Perhaps it may seem like pretty cynical advice but, honestly, it makes good sense to trust no one, question everything and expect the worst when you’re dealing with people you don’t know online. After all, if you’re going to enter that dark alley where all the criminals in the world hang out, it makes sense to be well-armed before you wander in. Beware.

 

The Difference Between Them And Us

I like Americans. I really do. In my opinion, you’d be hard pressed to find any people in the world more friendly, open and welcoming. If you’ve ever travelled in the U.S. or, even better, met any Americans while you’re on holidays, you’ll know what I mean. Sure, they can be kind of loud and gregarious and opinionated and overbearing sometimes but, heck, so can we Canadians.

Because of our proximity, many people outside of our two countries can’t even tell us apart. Our cultures are similar, our economies are alike, we shop at many of the same stores and, despite some regional dialects, our languages are mostly interchangeable.

That’s not to say we don’t have our differences. We’re big on universal health care and they seem to think it’s some big socialist plot. They spend about $682 billion a year on their military (according to the Stockholm International Peace Research Institute) and we only fork out about $20 billion. Their teams actually win at hockey while ours are mostly hapless (do you know it’s been 20 years since the last Canadian team won a Stanley Cup?).

But, I have to believe the biggest single difference between our two countries comes down to one thing: guns. They love ‘em. Us? Not so much. It’s estimated that about 47% of American households own a gun and that there are nearly 90 guns for every 100 Americans or about 300 million in total. In Canada, even the highest estimates say that only about 20% of Canadian households own a gun.

And, of course, the difference in the number of gun-related crimes between our two countries is simply staggering. According to a website called guncontrol.ca, there were 8,775 U.S. homicides committed with firearms in the U.S. during 2010, as opposed to just 170 in Canada. That’s almost three people per 100,000 in the States versus less than .5 people in our country.

Last December 14th, 20 first grade students and six adults were killed at the Sandy Hook Elementary School in Newtown, Connecticut, one of the most heinous massacres in U.S. history. In the days following, there seemed to be a change in many Americans’ opinion about the need for some kind of gun control measures, even of the most basic kind.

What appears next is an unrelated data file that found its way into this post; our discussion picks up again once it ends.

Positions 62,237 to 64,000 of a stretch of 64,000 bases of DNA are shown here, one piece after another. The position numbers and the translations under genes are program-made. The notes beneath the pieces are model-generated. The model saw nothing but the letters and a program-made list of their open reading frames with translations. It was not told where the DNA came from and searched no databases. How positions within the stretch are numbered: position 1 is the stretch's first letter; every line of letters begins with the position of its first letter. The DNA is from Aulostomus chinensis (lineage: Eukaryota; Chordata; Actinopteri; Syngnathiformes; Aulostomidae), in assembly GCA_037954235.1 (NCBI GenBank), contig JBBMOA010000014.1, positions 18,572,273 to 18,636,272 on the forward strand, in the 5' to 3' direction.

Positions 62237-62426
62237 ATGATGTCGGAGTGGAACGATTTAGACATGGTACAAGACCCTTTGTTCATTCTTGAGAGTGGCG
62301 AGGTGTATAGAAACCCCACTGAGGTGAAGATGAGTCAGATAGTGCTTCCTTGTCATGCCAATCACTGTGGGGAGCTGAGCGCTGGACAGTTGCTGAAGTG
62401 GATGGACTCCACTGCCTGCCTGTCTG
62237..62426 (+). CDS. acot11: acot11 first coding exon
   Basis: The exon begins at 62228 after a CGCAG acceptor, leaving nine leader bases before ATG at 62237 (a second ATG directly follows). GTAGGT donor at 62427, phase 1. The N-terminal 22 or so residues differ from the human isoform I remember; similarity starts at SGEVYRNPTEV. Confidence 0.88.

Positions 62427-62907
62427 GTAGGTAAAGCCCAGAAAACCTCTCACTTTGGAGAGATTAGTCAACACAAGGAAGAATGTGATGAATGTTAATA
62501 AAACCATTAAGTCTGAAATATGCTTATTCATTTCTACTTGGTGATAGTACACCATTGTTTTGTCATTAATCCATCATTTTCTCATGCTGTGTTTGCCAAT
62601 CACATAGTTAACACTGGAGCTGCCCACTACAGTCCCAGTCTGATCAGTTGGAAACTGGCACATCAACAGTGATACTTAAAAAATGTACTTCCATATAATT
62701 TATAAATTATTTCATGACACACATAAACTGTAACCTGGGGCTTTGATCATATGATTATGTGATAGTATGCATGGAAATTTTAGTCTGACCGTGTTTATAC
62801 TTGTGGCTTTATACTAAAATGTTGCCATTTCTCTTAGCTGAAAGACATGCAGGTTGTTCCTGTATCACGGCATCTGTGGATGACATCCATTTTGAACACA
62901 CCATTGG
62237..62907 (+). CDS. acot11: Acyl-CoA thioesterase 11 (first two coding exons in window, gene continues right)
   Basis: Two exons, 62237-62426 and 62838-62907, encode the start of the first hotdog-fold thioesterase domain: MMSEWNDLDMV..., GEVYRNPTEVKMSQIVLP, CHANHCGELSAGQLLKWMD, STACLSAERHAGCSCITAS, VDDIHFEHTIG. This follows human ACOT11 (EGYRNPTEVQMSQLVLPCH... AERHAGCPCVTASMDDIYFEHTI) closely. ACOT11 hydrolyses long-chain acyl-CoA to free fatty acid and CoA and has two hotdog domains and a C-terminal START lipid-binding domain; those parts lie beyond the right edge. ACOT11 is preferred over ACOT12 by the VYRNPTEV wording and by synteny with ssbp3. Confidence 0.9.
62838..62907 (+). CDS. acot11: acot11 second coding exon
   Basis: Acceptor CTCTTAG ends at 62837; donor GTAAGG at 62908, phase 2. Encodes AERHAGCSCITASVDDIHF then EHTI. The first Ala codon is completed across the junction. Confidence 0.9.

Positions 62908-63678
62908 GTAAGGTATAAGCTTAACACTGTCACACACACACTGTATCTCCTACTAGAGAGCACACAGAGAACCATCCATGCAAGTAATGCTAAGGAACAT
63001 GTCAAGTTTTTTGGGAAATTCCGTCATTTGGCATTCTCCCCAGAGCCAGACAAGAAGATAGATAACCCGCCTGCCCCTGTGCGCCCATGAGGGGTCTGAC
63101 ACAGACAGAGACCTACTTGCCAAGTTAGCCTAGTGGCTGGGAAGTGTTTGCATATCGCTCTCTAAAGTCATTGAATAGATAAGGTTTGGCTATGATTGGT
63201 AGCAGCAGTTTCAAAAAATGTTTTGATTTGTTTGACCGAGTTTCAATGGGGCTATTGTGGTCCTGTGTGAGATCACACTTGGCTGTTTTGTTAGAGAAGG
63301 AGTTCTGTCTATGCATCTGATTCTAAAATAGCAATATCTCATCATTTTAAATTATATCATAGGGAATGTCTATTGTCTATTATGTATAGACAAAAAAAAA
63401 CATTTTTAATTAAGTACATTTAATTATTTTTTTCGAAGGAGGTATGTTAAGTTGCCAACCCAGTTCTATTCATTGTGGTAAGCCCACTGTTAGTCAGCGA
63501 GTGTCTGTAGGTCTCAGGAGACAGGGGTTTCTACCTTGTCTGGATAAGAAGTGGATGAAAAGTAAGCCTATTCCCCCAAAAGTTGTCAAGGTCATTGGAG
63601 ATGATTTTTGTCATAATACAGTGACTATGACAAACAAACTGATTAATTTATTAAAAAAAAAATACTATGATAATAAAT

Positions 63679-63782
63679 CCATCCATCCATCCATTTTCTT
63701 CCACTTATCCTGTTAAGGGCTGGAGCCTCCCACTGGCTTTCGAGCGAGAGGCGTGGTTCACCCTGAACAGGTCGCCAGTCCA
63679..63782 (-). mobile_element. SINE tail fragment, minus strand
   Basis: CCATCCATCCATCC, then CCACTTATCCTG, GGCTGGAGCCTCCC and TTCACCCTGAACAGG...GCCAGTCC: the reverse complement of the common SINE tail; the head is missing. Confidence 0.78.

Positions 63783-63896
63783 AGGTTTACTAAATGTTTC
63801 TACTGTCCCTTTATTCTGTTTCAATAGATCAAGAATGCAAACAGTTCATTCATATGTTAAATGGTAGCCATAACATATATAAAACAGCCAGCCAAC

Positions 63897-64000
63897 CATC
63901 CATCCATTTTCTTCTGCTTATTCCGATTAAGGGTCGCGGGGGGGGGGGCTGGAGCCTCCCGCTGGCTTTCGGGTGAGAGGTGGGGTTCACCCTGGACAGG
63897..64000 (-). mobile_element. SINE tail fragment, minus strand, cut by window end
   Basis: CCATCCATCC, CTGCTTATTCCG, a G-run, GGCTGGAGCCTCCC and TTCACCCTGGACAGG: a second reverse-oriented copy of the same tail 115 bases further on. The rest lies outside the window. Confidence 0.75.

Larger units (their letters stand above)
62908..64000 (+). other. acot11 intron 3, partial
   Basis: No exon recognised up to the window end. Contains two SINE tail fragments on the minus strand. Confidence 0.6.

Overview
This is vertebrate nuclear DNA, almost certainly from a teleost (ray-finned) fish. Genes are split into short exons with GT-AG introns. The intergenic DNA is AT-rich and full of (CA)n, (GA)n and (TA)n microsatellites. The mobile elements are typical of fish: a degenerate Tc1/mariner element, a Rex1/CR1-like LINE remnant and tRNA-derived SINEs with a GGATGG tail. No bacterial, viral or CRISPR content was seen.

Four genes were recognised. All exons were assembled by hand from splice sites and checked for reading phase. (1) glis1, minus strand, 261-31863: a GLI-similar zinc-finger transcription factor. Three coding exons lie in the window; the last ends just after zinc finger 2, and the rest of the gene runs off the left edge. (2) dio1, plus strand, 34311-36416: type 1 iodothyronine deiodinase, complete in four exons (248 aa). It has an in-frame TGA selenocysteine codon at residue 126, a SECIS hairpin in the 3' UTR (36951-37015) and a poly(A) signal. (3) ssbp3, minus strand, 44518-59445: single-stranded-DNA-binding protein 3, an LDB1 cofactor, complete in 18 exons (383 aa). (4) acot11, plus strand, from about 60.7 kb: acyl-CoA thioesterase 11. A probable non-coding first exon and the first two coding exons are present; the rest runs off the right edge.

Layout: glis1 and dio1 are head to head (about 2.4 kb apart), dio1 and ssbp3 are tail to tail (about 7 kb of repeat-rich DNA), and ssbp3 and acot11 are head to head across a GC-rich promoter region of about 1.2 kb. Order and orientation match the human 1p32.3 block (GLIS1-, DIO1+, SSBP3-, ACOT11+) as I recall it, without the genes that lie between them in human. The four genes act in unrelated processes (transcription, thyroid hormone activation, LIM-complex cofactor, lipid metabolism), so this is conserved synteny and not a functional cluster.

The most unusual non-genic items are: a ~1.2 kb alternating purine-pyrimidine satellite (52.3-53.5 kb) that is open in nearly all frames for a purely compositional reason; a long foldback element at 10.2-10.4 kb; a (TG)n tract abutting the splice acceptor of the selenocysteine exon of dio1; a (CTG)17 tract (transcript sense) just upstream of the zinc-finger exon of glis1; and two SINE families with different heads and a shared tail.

However, within a couple of weeks, the Executive Vice President of the powerful National Rifle Association was already lobbying against such initiatives saying, instead, the solution was to put more guns on the streets and have armed guards posted in every American school.

Jump ahead to last week when a series of watered-down gun control proposals were shot down by the U.S. Senate. Far from stripping the average American of the right to bear arms, which is guaranteed in the Second Amendment, the proposals seemed, at least to this Canadian, to be pretty level-headed: a requirement for background checks on weapons purchased at gun shows and through the Internet, a ban on assault weapons and a ban on high-capacity gun magazines of more than ten rounds. However, all the proposals were defeated soundly, despite being introduced as bipartisan efforts between Democrats and Republicans.

U.S. President Barack Obama called it a “pretty shameful day for Washington.” Especially shameful when you consider that a number of polls and surveys said the proposals were supported by between 80-90% of Americans. Apparently, the “will of the people” doesn’t mean much these days. What really means something is the efforts of the NRA and its 4.5 million members, representing fewer than 1.5% of Americans.

Owning a gun for hunting or protecting your family or because you’re a collector all seem like perfectly acceptable ideas. No person or group can seriously believe that having a ban on the types of weapons suggested by the U.S. Senate would prevent any legitimate gun owner from enjoying his hobby or feeling safer in his home. But, somehow the NRA and other gun advocates believe otherwise. Certainly, that’s their prerogative and they’re free to voice their opinion. But, when that opinion contradicts more than 80% of Americans’ views on the matter, it makes a person wonder exactly what kind of “democracy” they’re running down there.

And, on top of that, it also leads me to believe that, perhaps, Americans really are a whole lot different from Canadians than I originally thought they were. In the case of all the U.S. victims of gun violence – past, present and future – that’s just sad.